I understand that the consistency property specifies what values can be read, depending on what has been written before. For instance, if we consider a simple abstract read/write service. It enjoys the stronger form of consistency a.k.ak linearizability: one always read the last write. In weaker forms of consistency, you may read arbitrary old values.
In terms of implementation, I picture this as a leader / replica architecture where writes are performed on the leader, and are propagated to the replica. And read are performed on any replica. Because of the replication lag, we only get a weaker form of consistency.
NoSql DB are known to not enjoy linearizability, but only weaker form of consistency such as eventual consistency. I believe this is a simple consequence of the replication lag we get from the leader/replica architecture often used in these systems.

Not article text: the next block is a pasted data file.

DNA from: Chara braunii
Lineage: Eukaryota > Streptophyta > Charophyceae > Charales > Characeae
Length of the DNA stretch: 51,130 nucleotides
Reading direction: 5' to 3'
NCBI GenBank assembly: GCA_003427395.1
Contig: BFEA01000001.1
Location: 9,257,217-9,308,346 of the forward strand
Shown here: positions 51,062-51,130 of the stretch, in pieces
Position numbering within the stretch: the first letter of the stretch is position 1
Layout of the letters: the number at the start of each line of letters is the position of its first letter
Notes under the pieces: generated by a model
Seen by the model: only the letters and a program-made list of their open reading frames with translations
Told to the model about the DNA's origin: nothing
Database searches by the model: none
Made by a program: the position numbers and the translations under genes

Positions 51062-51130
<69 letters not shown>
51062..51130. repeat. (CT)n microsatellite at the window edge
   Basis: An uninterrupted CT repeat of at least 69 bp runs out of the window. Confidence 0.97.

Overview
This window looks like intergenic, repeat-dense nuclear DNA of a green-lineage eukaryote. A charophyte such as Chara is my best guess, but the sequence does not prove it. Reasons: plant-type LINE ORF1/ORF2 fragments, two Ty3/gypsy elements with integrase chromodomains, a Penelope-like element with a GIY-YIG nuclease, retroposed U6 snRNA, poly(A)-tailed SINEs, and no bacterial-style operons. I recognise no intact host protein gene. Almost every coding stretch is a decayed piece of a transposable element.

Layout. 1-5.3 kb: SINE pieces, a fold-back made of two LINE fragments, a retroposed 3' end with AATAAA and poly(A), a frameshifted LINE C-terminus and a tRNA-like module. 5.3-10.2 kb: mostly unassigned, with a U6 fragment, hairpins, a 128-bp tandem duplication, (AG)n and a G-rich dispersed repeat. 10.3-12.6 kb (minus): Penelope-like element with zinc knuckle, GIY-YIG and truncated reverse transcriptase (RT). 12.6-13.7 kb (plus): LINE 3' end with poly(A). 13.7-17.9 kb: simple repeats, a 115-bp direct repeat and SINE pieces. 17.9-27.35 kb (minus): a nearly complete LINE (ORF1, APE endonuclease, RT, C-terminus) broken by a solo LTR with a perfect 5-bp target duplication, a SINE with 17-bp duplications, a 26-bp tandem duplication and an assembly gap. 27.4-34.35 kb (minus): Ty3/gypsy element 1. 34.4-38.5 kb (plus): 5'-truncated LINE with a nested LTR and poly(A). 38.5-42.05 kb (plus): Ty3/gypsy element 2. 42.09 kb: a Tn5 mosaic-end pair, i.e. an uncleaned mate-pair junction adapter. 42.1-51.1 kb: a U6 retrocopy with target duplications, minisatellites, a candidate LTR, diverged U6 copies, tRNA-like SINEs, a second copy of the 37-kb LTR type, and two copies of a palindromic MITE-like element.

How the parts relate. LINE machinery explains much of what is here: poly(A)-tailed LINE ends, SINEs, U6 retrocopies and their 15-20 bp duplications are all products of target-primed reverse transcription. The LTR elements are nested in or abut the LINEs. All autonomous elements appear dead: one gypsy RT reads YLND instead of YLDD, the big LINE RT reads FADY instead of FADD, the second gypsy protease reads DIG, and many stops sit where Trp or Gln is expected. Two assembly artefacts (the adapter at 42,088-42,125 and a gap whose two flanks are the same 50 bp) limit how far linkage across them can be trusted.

Here is where I'm confused. Common knowledge is:
- SQL ⇒ strict consistency
- NoSQL ⇒ eventual consistency
But SQL database can also be set up in a leader / replica to get better read performance. In that case, I assume they suffer from the same replication lag, and are thus eventual consistent.
Conversely, a NoSQL DB running on one node will be consistent.
I also understand that "consistent" is overriden, and is also used in the context of transactions. It hasn't the same meaning in ACID (characterizing transactions) and CAP.
Is the real dichotomy between SQL and NoSQL are the ability to perform ACID transactions, rather than the consistency model?